In July 2022, eight students in the UNC Gillings School of Public Health’s MPH program started a non-profit to ensure that the outdoors would be accessible, inclusive, safe, and affordable for all people. Two years later, the Switchback Gear Collective is planning on launching a lending library where you can check out camping gear as easily as you can check out a book. They also routinely hold events where people can learn the basics of camping and pick up really cheap gear.

This combines many things I like: being outside, creating spaces where people feel comfortable hiking and biking outside, and ensuring that people have the knowledge they need to get started.

So I reached out to Amy Kryston, co founder and current president with the Switchback Gear Collective, to learn more about them and how they created an inclusive, community-focused lending library that helps lower the barrier of entry for camping.

How the gear collective got started

The eight leaders who started the collective were all in the global health concentration, and all shared the same passion for the outdoors, health equity, and public health. Moreover, they all appreciated the health benefits of being outside, both personally and from what they learned in their coursework.

Switchback Gear Board
Switchback Gear Collective Founders

But things really kicked off when Abby, who now lives in Alaska, and remains on the leadership team, noticed that there weren’t many options for purchasing secondhand rock climbing gear in the Triangle. Rock climbing gear is expensive.

Abby checked out REI’s second hand program, Re/Supply, which has garage sales for secondhand items that are reduced price. But even at reduced prices the costs of camping and outdoor equipment were really still quite high.

Abby and her colleagues were enrolled in a course at Gillings called Design Thinking for the Public Good.  The course challenged them to design with empathy, and to think about the needs of the end user.

Abby and friends envisioned a future where experiencing the outdoors is accessible, inclusive, safe, and affordable for all people. But there were lots of barriers to advancing equity in outdoor spaces:

  • Exclusivity: The outdoor community is a largely white and able-bodied space. People are at risk of experiencing sexism, racism, ableism, and other forms of discrimination when recreating outside.
  • Cost: Gear’s expensive.
  • Lack of knowledge: If you’ve never been camping, it’s hard to know where to begin.

The collective started collecting unused gear from people – they pick up, for free – and began a volunteer program for gear librarians, who clean and organize camping gear before people check it out.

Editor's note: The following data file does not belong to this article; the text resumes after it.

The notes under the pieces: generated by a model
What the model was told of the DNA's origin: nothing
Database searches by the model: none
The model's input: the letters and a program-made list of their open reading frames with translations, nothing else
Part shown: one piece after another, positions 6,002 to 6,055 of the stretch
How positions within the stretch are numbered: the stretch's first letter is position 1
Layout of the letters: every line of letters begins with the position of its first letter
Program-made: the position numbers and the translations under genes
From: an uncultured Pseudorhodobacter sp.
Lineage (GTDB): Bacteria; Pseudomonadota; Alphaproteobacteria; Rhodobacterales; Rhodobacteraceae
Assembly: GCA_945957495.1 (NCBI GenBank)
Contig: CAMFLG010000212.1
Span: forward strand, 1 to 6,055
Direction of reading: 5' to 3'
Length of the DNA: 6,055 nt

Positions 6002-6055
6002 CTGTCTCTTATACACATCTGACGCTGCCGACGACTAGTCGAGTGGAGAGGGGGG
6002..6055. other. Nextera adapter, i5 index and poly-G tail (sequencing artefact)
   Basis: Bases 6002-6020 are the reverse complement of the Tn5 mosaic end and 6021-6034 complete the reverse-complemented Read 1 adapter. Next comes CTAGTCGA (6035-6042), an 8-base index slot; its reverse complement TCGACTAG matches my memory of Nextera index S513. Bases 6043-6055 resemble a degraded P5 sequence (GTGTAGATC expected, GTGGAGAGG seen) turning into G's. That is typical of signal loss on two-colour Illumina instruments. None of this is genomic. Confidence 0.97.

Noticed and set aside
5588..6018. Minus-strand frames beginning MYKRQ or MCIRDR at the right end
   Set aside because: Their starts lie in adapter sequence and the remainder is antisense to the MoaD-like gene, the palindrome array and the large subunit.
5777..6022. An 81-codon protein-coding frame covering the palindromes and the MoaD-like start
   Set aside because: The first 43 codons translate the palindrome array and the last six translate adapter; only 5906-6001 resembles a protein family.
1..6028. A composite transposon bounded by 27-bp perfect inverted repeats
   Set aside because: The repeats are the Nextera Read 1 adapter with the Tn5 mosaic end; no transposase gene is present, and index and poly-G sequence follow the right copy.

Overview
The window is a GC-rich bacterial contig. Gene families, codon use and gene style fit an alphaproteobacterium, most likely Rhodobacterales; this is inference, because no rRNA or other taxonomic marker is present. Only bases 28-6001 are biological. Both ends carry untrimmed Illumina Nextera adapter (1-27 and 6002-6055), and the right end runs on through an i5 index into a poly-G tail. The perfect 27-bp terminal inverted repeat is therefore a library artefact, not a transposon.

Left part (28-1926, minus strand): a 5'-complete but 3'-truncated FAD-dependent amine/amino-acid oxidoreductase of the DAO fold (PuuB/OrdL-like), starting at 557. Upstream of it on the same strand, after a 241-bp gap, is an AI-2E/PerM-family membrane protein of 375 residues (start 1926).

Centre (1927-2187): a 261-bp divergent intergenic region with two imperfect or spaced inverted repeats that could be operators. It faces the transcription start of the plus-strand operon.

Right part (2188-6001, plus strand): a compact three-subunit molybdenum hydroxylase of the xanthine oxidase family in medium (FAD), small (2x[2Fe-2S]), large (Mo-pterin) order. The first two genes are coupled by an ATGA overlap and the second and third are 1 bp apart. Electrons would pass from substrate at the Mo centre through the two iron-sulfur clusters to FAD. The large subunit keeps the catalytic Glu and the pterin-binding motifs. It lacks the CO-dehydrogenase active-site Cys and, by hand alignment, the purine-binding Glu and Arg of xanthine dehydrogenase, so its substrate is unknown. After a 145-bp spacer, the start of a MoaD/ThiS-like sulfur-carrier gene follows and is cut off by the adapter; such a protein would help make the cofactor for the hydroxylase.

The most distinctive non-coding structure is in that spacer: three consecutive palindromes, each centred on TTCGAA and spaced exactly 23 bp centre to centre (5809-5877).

Their current focus

The collective is currently focused on camping. They’ve created PDFs and video guides for camping spots in the Triangle, how to set up your gear, and what to bring with you. They also provide gear and guidance. Their next event is at Hi-Wire Brewing in Durham on January 18th from 6-8pm.

Over the long-term, they want to build out their gear library. This is inspired by the Kindling Collective in Maine, which has a similar goal to make enjoying the outdoors equitable to everyone.

How you can help

There are a few ways you can get involved with the collective.

Donate gear

The team is currently collecting outdoor gear related to camping, hiking, boating, outdoor sports. They can’t accept is climbing ropes and harnesses, knives, cooking stoves or gas cannisters. You can donate here.

Donate your time

Like to sort gear? Want to help run a pop-up gear sale? You can sign up to volunteer.

Donate your space

Outdoor gear takes up a lot of space. If you have space to conduct workshops or conduct the popups, you can reach out. (The collective has worked with the Chapel Hill-Carrboro YMCA and the Triangle Land Conservatory.)

Switchback Gear Collective pop up event
Switchback Gear Collective pop up event

Donate your money

Startup costs have come from UNC and through a grant from Strowd Roses. That has helped them advertise and host their pop-up gear sales. With each event, they’ve learned more. With future funds, they plan to build out the gear library and do more education.

You can donate here.

Do you want to go hiking, but can’t afford a quality pair of boots? They have you covered. Do you HAVE a gently used pair that you aren’t using? They will take them. Do you have a passion for the outdoors and want to share your skills and experience? They can use your help.

Check them out, The Switchback Gear Collective!

John Rees lives in Chapel Hill. His day job is an enterprise architect for a big IT company. He was, until very recently, a member of the Chapel Hill Planning Commission and former chair. He serves on...